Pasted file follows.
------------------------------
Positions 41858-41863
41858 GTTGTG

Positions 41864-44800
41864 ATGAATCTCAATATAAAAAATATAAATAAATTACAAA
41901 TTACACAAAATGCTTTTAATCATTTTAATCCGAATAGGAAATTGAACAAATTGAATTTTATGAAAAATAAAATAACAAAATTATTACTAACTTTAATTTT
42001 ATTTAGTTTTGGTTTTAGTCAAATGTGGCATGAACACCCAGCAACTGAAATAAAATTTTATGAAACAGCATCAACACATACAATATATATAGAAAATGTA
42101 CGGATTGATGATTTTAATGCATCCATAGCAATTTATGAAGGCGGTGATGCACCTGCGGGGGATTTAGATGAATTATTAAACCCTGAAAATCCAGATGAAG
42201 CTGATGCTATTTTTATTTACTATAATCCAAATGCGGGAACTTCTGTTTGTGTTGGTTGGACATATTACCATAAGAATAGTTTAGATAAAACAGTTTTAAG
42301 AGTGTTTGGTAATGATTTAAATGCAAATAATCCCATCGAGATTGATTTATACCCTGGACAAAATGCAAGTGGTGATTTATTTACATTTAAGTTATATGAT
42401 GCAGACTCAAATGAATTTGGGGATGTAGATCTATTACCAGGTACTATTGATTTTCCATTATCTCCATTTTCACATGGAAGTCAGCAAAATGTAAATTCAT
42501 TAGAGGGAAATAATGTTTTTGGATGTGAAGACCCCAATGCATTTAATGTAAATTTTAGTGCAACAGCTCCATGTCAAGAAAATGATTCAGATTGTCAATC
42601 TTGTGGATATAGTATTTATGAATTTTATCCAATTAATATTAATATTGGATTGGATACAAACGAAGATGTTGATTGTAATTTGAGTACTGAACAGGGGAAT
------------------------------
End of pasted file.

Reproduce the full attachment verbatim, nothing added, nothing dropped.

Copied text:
Positions 41858-41863
41858 GTTGTG

Positions 41864-44800
41864 ATGAATCTCAATATAAAAAATATAAATAAATTACAAA
41901 TTACACAAAATGCTTTTAATCATTTTAATCCGAATAGGAAATTGAACAAATTGAATTTTATGAAAAATAAAATAACAAAATTATTACTAACTTTAATTTT
42001 ATTTAGTTTTGGTTTTAGTCAAATGTGGCATGAACACCCAGCAACTGAAATAAAATTTTATGAAACAGCATCAACACATACAATATATATAGAAAATGTA
42101 CGGATTGATGATTTTAATGCATCCATAGCAATTTATGAAGGCGGTGATGCACCTGCGGGGGATTTAGATGAATTATTAAACCCTGAAAATCCAGATGAAG
42201 CTGATGCTATTTTTATTTACTATAATCCAAATGCGGGAACTTCTGTTTGTGTTGGTTGGACATATTACCATAAGAATAGTTTAGATAAAACAGTTTTAAG
42301 AGTGTTTGGTAATGATTTAAATGCAAATAATCCCATCGAGATTGATTTATACCCTGGACAAAATGCAAGTGGTGATTTATTTACATTTAAGTTATATGAT
42401 GCAGACTCAAATGAATTTGGGGATGTAGATCTATTACCAGGTACTATTGATTTTCCATTATCTCCATTTTCACATGGAAGTCAGCAAAATGTAAATTCAT
42501 TAGAGGGAAATAATGTTTTTGGATGTGAAGACCCCAATGCATTTAATGTAAATTTTAGTGCAACAGCTCCATGTCAAGAAAATGATTCAGATTGTCAATC
42601 TTGTGGATATAGTATTTATGAATTTTATCCAATTAATATTAATATTGGATTGGATACAAACGAAGATGTTGATTGTAATTTGAGTACTGAACAGGGGAAT